Just like a really long article on black male sexuality may get flipped over in the pages of New York Magazine, Moonlight is a film that might be dismissed by some simply because of its subject matter. But, just like the choices made in Jenkins’ storytelling, or the lengthy word count of Morris’ article – it’s also how both are simultaneously working on two levels – telling us that if you don’t want to read this much about the sexuality of black males, or, for that matter, watch a movie that might be about it, then you probably have the most to gain from doing either. Because, if you’re going to Moonlight expecting a film that’s explicitly about black sexuality, you won’t find it – the film is too smart and upends those expectations by making it not really about that at all (and never even showing it on screen). Moonlight, instead, is about how repression can keep us from something we all so desperately need – affection. And by normalizing and humanizing that universal desire through a vaguely semi-biographical personal history, Jenkins seems acutely aware of the meta-story roiling beneath the main story of his film.
It’s a meta-story that I’m sure wasn’t the focus of Jenkins’ efforts – but as various cues unfold through the course of film – it’s one that I have to believe was playing out in the back of his mind. Because, not unlike the music cues playing in the background of several scenes – from the aforementioned “Hello Stranger”, to starting a movie about a young black man with “Every Nigger is a Star”, to a chopped and screwed version of “Classic Man” that rattles the trunk for a confused “Black” – Jenkins upends too many film tropes and social stereotypes for me to believe he didn’t know exactly what he was doing.
Just take the scene you might see in the trailer for the film, where Mahershala Ali’s Juan teaches a young Chiron how to swim. Juan could have easily been portrayed as the familiar, inner-city, drug dealing archetype. But, archetypes are not life and this is a film about just. So, while Ali lives inside that utterly believable side of his character, there’s also another side of him that’s just as present – the one that recognizes something different inside a young boy and chooses to care for him and defend him just because. When Juan helps “Little” learn how to swim in the Atlantic, it’s a familiar and universal metaphor for life that’s twisted by challenging the societal stereotypes about African-Americans and water, while also being deepened by the humanity and multi-dimensional nature of the characters taking part in it.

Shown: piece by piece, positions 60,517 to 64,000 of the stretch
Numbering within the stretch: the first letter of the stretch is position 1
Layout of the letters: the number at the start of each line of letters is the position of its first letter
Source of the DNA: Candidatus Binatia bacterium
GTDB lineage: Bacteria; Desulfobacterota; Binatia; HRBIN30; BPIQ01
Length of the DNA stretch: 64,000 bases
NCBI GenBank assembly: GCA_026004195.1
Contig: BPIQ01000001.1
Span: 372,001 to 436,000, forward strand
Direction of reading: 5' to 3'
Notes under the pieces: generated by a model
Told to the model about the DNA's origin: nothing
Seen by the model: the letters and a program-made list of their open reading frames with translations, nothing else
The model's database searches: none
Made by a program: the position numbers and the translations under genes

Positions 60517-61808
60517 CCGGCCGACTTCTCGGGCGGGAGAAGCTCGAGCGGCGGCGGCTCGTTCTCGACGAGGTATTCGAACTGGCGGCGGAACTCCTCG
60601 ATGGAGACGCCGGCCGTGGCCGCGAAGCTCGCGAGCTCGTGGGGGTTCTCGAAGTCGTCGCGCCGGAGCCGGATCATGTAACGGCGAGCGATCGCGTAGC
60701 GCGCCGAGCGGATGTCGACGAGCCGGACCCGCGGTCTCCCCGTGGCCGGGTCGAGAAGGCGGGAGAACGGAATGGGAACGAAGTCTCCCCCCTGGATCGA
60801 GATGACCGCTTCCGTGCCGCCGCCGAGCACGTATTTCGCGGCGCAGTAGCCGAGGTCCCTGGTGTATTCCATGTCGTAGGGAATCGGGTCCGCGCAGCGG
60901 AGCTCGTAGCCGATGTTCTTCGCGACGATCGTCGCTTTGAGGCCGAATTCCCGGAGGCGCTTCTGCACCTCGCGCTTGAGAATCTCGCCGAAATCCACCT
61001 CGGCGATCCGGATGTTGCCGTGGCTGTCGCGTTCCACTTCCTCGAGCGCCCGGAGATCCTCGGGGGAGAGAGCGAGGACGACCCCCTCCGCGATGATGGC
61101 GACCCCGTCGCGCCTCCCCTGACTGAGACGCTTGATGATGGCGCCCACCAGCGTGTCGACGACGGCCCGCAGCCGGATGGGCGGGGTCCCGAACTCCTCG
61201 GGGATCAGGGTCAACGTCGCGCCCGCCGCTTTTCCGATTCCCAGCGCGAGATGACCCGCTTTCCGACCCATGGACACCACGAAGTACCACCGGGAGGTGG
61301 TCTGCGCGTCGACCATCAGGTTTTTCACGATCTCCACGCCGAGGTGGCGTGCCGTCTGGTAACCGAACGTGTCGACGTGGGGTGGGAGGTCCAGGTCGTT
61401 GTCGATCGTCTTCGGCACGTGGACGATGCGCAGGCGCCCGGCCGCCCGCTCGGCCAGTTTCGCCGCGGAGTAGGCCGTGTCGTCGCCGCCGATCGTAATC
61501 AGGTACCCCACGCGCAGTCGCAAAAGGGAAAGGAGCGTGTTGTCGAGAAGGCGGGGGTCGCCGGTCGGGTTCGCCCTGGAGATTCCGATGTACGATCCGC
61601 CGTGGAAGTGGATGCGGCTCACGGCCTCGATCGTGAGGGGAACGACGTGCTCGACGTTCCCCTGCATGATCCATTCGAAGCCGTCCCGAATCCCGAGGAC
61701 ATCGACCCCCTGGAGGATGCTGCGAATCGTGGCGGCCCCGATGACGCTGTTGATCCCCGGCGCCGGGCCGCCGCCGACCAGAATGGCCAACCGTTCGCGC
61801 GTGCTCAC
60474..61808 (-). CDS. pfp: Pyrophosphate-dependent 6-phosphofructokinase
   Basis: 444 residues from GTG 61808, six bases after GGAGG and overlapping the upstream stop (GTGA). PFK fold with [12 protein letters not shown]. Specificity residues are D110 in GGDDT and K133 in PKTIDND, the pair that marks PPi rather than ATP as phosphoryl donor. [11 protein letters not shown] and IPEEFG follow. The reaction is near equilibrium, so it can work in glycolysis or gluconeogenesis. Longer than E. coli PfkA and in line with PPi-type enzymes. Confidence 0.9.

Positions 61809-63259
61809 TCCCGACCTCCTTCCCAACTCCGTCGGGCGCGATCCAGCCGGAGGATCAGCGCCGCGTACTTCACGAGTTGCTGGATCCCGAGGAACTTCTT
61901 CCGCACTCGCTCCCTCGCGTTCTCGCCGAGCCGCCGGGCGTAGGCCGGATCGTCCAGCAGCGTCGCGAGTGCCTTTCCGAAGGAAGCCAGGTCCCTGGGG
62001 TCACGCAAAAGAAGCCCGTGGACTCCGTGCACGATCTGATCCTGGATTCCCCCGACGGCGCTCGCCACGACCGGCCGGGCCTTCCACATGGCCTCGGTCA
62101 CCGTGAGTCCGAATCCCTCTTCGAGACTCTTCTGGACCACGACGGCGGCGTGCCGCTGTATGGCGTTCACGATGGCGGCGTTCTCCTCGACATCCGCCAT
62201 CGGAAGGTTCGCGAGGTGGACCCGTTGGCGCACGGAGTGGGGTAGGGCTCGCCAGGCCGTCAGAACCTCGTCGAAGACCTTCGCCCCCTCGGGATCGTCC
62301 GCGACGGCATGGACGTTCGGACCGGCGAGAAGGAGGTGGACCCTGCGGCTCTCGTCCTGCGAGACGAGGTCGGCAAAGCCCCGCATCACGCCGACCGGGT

It’s this mastery of multi-level storytelling where Moonlight truly excels for me. Because while saying so much, it never feels like a movie that’s trying to make a point – be it political or otherwise – at the expense of its story, its world, or the characters who are living in both. Not once.
On some level, Jenkins is surely aware that the structures that forced him to go outside the Hollywood system to make Moonlight are the same structures that forced the main character of his film to suffer most – structures that turned a kid named “Little” who loved to dance into a lost man named “Black” who felt forced to trap. He knows that his character lives in the same world in which the movie about him was made – a world that tried to keep him from expressing one of the most fundamental aspects of his being.
So, I definitely get that Moonlight isn’t a Marvel movie. Meaning, I’m not going to sit here and act like it has anything approaching that level of commercial appeal. It’s an art house film – plain and simple. But, with per-theater averages that are breaking records, maybe the film industry would be better off pursuing films that were less like the blockbusters that are so consistently plain and simple. In a year so dishearteningly wrought with recycled ideas and overflowing with unwanted sequels, Moonlight seems like a powerful condemnation of mainstream Hollywood’s current mode of operation. Why recycle ideas from the 70’s, 80’s, 90’s, and even the 2000’s, when we’ve learned so much and come so far since then? And why make a sequel to a film that people didn’t care about the first time, when there are stories out there that take us to places in the world that we have never been and could learn to care about so deeply? The film is an unflinching reminder that maybe we’d all be better off if we showed those that are different what Chiron was searching for all along – a little love.